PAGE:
A motion for reconsideration was filed by the Junta but it was denied,[24] thus the instant petition to set aside the abovementioned NLRC decision and denial resolution.

The petitioners contend that public respondent NLRC acted with grave abuse of discretion in declaring the October 13 and 14, 1993 strike illegal and in remanding to the labor arbiter the matter of the alleged illegal acts of the 153 Junta members for further proceedings.[25]

This Court has carefully reviewed the records of this case and finds the petition at bar to be unmeritorious.

Generally, a strike based on a “non-strikeable” ground is an illegal strike; corollarily, a strike grounded on ULP is illegal if no such acts actually exist. As an exception, even if no ULP acts are committed by the employer, if the employees believe in good faith that ULP acts exist so as to constitute a valid ground to strike, then the strike held pursuant to such belief may be legal.[26] As a general rule, therefore, where the union believed that the employer committed ULP and the circumstances warranted such belief in good faith, the resulting strike may be considered legal although, subsequently, such allegations of unfair labor practices were found to be groundless.[27]

An established caveat, however, is that a mere claim of good faith would not justify the holding of a strike under the aforesaid exception as, in addition thereto, the circumstances must have warranted such belief. It is therefore, not enough that the union believed that the employer committed acts of ULP when the circumstances clearly negate even a prima facie showing to sustain such belief.[28]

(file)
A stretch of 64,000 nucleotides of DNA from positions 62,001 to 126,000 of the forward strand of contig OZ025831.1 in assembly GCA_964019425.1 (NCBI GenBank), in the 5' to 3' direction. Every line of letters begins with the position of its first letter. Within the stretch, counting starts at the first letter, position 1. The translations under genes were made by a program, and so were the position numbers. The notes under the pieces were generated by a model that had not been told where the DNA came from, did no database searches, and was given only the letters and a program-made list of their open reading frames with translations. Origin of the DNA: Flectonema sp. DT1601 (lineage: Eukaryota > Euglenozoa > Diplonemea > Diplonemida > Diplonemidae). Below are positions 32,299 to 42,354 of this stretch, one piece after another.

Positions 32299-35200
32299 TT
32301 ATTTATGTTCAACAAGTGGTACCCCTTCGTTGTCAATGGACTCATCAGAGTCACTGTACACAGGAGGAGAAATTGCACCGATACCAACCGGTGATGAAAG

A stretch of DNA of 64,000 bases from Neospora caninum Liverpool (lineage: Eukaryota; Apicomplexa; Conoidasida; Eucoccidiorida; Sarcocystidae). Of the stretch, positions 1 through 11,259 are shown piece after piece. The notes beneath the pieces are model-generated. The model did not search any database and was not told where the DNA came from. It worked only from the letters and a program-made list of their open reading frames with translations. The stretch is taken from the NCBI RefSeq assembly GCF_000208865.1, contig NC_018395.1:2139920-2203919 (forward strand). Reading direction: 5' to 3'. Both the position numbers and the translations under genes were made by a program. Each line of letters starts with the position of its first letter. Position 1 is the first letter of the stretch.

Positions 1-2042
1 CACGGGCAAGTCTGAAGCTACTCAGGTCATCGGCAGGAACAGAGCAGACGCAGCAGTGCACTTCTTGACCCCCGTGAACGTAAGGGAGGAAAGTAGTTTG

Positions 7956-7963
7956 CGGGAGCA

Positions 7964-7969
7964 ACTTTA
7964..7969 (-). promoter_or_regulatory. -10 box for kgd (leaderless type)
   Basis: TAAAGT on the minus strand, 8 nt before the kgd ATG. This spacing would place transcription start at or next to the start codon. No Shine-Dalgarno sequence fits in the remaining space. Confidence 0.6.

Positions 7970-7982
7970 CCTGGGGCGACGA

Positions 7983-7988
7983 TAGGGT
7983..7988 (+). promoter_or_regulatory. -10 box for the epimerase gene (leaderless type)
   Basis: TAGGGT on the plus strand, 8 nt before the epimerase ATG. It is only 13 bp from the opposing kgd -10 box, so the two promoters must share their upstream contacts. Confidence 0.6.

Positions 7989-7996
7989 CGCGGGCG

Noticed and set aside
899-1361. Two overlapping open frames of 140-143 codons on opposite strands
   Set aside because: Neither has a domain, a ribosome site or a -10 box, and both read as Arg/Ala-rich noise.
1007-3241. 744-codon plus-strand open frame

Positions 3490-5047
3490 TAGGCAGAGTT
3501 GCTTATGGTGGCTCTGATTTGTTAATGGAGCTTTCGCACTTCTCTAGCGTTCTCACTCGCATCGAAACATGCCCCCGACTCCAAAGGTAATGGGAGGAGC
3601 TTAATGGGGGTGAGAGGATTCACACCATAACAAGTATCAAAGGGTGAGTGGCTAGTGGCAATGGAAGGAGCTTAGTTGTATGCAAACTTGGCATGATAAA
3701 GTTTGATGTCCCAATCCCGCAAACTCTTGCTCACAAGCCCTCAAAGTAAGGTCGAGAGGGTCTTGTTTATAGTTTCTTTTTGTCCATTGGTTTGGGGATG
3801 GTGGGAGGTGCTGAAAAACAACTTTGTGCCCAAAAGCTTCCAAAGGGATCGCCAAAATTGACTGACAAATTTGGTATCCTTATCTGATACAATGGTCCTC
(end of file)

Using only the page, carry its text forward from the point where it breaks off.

The Court finds that the NLRC did not commit grave abuse of discretion in ruling that the subject strike was illegal, and accordingly holds that the circumstances prevailing in this case did not warrant, as it could not have reasonably created, a belief in good faith that the Hotel committed acts of ULP as to justify the strike.

The dismissal of Coronel which allegedly triggered the wildcat strike[29] was not a sufficient ground to justify that radical recourse on the part of the Junta members. As the NLRC later found, the dismissal was legal and was not a case of ULP but a mere exercise of management prerogative on discipline, the validity of which could have been questioned through the filing of an appropriate complaint and not through the filing of a notice of strike or the holding of a strike.[30] Evidently, to repeat, appropriate remedies under the Labor Code were available to the striking employees and they had the option to either directly file a case for illegal dismissal in the office of the labor arbiter [31] or, by agreement of the parties, to submit the case to the grievance machinery of the CBA so that it may be subjected to voluntary arbitration proceedings.[32]

Petitioners should have availed themselves of these alternative remedies instead of resorting to a drastic and unlawful measure, specifically, holding a wildcat strike at the expense of the Hotel whose operations were consequently disrupted for two days. Not every claim of good faith is justifiable, and herein petitioner’s claim of good faith shall not be counternanced by this Court since their decision to go on strike was clearly unwarranted.

With respect to the claim of petitioners that additional acts of discrimination by the Hotel generated their belief in good faith that ULP acts existed as to justify a strike, the Court deems it unnecessary to again scrutinize and expound the same. The NLRC has already held that the alleged acts of discrimination are not “strikeable” grounds as found and explained by the NCMB when it dismissed the two notices of strike filed by the Junta.[33]